Category: Civilization, Medieval

Page: 420

View: 5144

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Early Medieval Europe 300¿1050: A Guide for Studying and Teaching empowers students by providing them with the conceptual and methodological tools to investigate the period. Throughout the book, major research questions and historiographical debates are identified and guidance is given on how to engage with and evaluate key documentary sources as well as artistic and archaeological evidence. The book¿s aim is to engender confidence in creative and independent historical thought. This second edition has been fully revised and expanded and now includes coverage of both Islamic and Byzantine history, surveying and critically examining the often radically different scholarly interpretations relating to them. Also new to this edition is an extensively updated and closely integrated companion website, which has been carefully designed to provide practical guidance to teachers and students, offering a wealth of reference materials and aids to mastering the period, and lighting the way for further exploration of written and non-written sources.¿ Accessibly written and containing over 70 carefully selected maps and images, Early Medieval Europe 300¿1050 is an essential resource for students studying this period for the first time, as well as an invaluable aid to university teachers devising and delivering courses and modules on the period.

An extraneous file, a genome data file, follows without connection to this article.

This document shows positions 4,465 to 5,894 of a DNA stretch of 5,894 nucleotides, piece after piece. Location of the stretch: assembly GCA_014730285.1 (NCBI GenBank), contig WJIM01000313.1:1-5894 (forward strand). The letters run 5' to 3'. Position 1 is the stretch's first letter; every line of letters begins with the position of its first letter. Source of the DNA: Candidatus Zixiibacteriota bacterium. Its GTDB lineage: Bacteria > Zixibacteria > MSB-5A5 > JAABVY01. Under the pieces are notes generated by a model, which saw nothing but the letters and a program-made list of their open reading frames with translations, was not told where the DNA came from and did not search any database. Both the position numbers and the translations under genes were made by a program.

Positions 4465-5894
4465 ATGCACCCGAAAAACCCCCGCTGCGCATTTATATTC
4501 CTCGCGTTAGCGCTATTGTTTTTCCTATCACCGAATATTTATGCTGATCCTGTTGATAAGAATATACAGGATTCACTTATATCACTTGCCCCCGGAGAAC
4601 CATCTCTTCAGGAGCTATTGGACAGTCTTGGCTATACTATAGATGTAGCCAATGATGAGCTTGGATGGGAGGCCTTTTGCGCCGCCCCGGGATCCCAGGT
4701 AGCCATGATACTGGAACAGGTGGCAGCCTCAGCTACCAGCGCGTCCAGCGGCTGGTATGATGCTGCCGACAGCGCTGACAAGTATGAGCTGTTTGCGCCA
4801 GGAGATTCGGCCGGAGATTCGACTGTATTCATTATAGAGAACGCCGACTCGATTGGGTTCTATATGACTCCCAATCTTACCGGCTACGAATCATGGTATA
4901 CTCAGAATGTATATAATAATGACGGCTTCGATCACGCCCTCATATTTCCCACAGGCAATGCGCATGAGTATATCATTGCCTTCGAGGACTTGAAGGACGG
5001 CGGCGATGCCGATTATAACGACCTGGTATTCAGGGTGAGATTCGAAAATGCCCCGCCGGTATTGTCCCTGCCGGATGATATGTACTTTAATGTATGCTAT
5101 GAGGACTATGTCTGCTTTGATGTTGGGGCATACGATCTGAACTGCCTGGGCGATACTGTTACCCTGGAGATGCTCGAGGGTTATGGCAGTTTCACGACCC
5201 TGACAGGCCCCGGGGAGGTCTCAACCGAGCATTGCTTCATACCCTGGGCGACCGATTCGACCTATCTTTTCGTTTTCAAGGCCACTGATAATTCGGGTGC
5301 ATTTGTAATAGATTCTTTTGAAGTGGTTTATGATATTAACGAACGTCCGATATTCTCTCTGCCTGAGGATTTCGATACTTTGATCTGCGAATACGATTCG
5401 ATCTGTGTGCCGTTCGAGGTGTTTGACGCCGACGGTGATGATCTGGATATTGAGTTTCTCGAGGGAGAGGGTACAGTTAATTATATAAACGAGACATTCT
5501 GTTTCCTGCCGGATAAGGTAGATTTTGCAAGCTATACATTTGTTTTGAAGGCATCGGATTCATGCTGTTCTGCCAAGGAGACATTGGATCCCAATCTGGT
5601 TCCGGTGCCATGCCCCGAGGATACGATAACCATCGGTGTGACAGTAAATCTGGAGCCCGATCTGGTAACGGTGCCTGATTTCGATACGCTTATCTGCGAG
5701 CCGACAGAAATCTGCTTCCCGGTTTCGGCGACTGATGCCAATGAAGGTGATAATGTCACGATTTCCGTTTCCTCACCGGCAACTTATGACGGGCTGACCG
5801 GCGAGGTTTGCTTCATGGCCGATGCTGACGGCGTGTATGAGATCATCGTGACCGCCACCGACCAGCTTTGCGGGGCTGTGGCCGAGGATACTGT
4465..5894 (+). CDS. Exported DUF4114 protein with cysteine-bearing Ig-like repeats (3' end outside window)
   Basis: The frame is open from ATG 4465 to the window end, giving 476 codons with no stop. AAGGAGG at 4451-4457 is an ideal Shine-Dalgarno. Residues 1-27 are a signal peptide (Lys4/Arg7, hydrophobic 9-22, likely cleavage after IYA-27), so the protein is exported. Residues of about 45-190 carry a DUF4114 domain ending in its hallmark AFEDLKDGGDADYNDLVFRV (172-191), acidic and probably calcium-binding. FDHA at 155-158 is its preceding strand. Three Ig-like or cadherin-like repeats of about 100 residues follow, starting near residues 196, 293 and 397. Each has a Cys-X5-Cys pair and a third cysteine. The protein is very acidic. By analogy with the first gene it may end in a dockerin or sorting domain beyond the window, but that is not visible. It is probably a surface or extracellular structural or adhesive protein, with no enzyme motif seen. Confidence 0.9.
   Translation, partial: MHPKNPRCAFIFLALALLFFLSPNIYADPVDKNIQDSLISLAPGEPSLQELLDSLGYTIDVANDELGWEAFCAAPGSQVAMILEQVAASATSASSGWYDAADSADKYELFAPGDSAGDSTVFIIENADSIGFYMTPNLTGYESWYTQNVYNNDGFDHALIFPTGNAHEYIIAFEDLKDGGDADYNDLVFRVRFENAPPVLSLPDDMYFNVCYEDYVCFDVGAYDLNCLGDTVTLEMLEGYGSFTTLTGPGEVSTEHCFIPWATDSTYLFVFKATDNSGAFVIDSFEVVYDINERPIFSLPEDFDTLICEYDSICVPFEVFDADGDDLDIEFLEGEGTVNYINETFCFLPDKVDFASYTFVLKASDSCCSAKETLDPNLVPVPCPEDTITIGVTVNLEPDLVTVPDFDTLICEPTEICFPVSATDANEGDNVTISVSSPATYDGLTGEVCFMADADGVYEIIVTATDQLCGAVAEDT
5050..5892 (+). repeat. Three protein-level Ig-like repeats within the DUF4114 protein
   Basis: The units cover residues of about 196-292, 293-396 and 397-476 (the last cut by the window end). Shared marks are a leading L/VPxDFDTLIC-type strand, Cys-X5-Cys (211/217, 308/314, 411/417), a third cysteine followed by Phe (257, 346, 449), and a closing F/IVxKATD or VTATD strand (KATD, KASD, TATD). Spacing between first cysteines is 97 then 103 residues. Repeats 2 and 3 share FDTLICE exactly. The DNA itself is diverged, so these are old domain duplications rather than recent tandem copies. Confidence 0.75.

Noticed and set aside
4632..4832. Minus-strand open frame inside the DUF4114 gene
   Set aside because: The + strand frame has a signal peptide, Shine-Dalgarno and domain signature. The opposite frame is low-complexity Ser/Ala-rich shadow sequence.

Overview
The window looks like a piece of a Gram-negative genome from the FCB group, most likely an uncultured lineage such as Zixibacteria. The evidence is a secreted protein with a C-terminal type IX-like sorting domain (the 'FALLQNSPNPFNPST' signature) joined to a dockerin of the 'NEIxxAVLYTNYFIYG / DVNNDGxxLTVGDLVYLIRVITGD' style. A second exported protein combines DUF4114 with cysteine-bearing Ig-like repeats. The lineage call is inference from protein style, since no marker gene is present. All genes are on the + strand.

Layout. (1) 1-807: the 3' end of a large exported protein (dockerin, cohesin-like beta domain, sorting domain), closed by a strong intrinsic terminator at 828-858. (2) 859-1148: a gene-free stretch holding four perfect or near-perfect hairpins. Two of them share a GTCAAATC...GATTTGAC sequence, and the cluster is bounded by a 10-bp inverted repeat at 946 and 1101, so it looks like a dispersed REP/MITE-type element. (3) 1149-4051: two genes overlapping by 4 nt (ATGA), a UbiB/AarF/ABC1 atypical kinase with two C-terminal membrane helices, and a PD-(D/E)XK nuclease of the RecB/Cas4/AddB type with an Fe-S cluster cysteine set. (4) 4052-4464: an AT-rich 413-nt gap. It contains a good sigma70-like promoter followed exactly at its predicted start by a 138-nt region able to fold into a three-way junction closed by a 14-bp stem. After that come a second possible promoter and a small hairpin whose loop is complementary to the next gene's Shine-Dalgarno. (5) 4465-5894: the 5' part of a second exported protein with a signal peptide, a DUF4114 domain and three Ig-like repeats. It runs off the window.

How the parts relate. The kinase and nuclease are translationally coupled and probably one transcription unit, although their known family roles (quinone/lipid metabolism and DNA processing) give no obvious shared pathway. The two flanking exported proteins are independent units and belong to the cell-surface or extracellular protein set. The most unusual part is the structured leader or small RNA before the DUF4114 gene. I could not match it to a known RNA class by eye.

Crossroads and Cultures, Combined Volume

A History of the World's Peoples

Author: Bonnie G. Smith,Marc Van De Mieroop,Richard von Glahn,Kris Lane

Publisher: Macmillan

ISBN: 0312410174

Category: History

Page: 1056

View: 8609

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Crossroads and Cultures: A History of the World’s Peoples incorporates the best current cultural history into a fresh and original narrative that connects global patterns of development with life on the ground. As the title, “Crossroads,” suggests, this new synthesis highlights the places and times where people exchanged goods and commodities, shared innovations and ideas, waged war and spread disease, and in doing so joined their lives to the broad sweep of global history. Students benefit from a strong pedagogical design, abundant maps and images, and special features that heighten the narrative’s attention to the lives and voices of the world’s peoples. Test drive a chapter today. Find out how.